It was Thomas Paine who, early in the history of our country, wrote “These are the times that try men's souls….” he could just as easily have been writing about the economic downturn of the past two years.
Virtually all of us have been impacted adversely in some way by the recession and rampant unemployment. As a result, giving to charities has undergone a double-digit decline. Ministries such as ours have been impacted.
Recently former Arkansas governor and presidential candidate Mike Huckabee spoke in Birmingham. Addressing the economic downturn and its impact on support for ministries, he suggested that, although giving in our tough economy was difficult, he and his wife had decided to increase their giving.
I was reminded of the account in First Kings chapter 17 of Elijah and the widow of Zarephath. The Prophet had predicted a drought on Israel in response to King Ahab's wicked reign, and the prediction came true. Elijah had hidden near the Brook Cherith, east of the Jordan River, where God had supernaturally provided food from ravens twice daily, and water from the brook. But finally the brook dried up.
God's instructions to the Prophet must have seemed strange. “Go to Zarephath.” Located near Sidon, this village was literally in the backyard of Ahab and Jezebel.
The Lord had commanded a widow to provide for the Prophet. Elijah must have realized that widows in that society, occupied the bottom of the food chain! How could a widow provide for him?
Following God's direction, the Prophet first to asked the widow for a cup of water, then for “a morsel of bread.” Her response to his second request was graphic: “my son and I are literally down to our last meal. We will eat what we have, then die.” (v. 12, paraphrased)
Although I speak to friends of our college every week who have suffered financially over these past two years, I have not yet encountered anyone who circumstances were as dire as this widow. Yet both God and the Prophet requested that she give.
But Elijah tempered his request with a promise. “Don't be afraid… the Lord God will provide flour and oil until the drought is ended.” And according to verse 16, God's Word through Elijah was fulfilled!”
So what are the lessons we can learn from the situation?
First, consider the idolatry factor. There was a reason for the hard times everyone experienced. The drought was directly connected to pervasive idolatry. Ahab and Jezebel had promoted the worship of Baal, the god of storm, thunder and lightning. In this way the Lord demonstrated that He, not Baal, was in sovereign control. Perhaps our country has been judged economically because of idolatry.
But, you respond, we don't worship engraved images in our country in the 21st century. No but has money become a god? Do we routinely make sacrifices at the altar of the almighty dollar? I would suggest that many have sacrificed integrity, family and even their souls. And as Jesus said, “You cannot serve God and money” (Matthew 6:24).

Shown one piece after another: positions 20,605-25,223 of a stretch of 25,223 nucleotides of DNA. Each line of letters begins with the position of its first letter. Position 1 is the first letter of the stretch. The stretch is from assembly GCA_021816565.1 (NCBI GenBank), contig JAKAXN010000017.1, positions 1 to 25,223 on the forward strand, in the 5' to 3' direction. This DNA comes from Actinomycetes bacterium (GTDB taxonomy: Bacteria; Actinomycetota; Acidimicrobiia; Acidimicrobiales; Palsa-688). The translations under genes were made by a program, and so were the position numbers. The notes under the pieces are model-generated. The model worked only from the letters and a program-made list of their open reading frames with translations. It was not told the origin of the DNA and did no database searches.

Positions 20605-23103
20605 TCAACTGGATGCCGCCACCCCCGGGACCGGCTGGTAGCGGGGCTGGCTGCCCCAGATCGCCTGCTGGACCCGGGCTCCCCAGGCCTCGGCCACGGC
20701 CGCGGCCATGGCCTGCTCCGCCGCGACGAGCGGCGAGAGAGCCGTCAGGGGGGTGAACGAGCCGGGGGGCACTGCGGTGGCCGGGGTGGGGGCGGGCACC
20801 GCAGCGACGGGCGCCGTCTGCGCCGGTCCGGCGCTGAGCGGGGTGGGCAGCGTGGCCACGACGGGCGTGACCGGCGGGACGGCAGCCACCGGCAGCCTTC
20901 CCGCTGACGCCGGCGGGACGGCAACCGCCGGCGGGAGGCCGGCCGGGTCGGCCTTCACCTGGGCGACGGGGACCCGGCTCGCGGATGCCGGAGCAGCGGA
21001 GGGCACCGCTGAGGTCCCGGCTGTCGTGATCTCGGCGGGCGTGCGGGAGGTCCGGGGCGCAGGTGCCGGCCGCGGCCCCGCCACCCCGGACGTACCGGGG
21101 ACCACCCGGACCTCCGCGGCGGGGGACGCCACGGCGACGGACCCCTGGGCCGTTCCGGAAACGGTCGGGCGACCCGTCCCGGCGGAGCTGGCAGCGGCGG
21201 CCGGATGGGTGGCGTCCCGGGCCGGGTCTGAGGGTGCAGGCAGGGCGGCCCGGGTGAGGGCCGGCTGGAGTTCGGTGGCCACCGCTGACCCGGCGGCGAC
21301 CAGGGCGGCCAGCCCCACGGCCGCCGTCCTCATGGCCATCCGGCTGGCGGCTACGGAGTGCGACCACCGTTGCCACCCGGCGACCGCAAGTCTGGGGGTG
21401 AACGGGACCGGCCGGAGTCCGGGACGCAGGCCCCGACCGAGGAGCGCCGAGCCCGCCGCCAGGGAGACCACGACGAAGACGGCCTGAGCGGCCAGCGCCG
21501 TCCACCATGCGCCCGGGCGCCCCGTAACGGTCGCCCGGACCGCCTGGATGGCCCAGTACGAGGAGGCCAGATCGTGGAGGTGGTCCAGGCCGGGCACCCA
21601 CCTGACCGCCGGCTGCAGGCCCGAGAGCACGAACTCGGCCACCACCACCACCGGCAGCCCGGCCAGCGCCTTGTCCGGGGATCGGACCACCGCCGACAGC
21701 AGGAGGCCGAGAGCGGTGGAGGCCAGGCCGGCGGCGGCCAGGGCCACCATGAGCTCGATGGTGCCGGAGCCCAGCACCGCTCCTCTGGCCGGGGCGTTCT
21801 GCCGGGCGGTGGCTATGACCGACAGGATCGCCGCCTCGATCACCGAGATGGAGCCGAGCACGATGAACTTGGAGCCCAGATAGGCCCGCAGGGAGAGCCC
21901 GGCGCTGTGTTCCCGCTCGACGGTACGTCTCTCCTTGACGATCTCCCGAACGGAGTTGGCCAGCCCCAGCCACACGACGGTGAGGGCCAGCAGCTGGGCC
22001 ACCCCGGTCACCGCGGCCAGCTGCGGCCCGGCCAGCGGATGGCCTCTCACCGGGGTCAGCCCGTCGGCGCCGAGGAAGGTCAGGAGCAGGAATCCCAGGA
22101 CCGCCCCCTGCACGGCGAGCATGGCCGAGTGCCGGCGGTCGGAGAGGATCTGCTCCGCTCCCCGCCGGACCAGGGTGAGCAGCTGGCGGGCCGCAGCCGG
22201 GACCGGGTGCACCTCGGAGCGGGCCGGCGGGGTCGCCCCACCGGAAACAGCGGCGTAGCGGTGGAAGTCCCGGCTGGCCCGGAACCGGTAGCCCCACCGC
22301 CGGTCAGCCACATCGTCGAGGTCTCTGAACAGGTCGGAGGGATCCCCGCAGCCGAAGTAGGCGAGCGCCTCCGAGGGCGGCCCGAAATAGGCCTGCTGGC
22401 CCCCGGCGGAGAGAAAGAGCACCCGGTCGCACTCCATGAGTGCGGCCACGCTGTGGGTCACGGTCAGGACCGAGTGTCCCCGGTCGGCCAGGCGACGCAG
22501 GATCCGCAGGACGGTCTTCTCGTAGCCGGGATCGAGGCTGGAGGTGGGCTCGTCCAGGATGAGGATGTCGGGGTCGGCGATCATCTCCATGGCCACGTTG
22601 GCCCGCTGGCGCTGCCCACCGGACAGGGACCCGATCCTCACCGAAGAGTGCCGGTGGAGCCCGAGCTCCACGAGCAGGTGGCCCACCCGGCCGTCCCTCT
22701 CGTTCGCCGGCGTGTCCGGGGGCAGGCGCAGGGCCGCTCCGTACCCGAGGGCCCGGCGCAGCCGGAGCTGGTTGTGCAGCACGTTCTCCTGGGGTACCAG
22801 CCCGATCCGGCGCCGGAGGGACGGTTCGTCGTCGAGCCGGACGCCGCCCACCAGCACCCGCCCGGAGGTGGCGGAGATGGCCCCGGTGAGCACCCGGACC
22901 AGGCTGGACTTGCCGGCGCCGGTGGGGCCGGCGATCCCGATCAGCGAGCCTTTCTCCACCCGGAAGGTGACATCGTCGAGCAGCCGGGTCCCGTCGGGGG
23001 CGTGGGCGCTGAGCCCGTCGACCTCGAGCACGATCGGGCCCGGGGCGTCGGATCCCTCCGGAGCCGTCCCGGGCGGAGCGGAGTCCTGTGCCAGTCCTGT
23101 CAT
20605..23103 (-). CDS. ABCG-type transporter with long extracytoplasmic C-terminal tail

Second consider the Faith factor. The Prophet, under God's direction, challenged this poor widow to look beyond her means and provide for the needs of someone else-- someone in His service. If anyone could have responded by saying “I can't afford to give,” it would have been this woman. Yet as the Prophet explained what God wanted her to do, and how he would provide for her needs, she simply obeyed. Perhaps at the heart of his instruction was the word, “Do not fear”. These are fearful times in which we are living, yet Elijah's words have relevance for us today. Faith and fear are like oil and water; they do not mix. May God give us the grace in these difficult times to trust him for our needs, as well as for the resources to partner with ministries that are doing God's work.
Third, consider the generosity factor. It would not have been shocking if the widow had refused Elijah's request. After all, she had a son to think about-- not to mention her own impending starvation. Yet verse 15 affirms that she did exactly what Elijah requested. That's generosity where the rubber meets the road. Her action reminds me of another widow, one Jesus commended for demonstrating greater generosity than all the wealthy who gave at the Temple in Jerusalem (Mark 12:42). I'm also reminded of the Macedonian believers who, “… and a great trial of affliction, with abundant joy, out of the poverty, abounded in the riches of their generosity.” (2 Corinthians 8:2).
So how does this relate to us? Had we been walking in the widow’s sandals we might have dismissed Elijah as a religious fanatic. Or we might have bargained—“You can have a third; but what will I get in return?” This is how many who subscribe to what we might call “name it and claim it” prosperity theology might respond.
Yet I believe God wants us to respond to our difficult circumstances with fearless faith.
May God lead us and give us the same kind of grace he gave the widow of Zarephath during these difficult times. I believe that we, like the widow, will be significantly blessed, and God's work will move forward.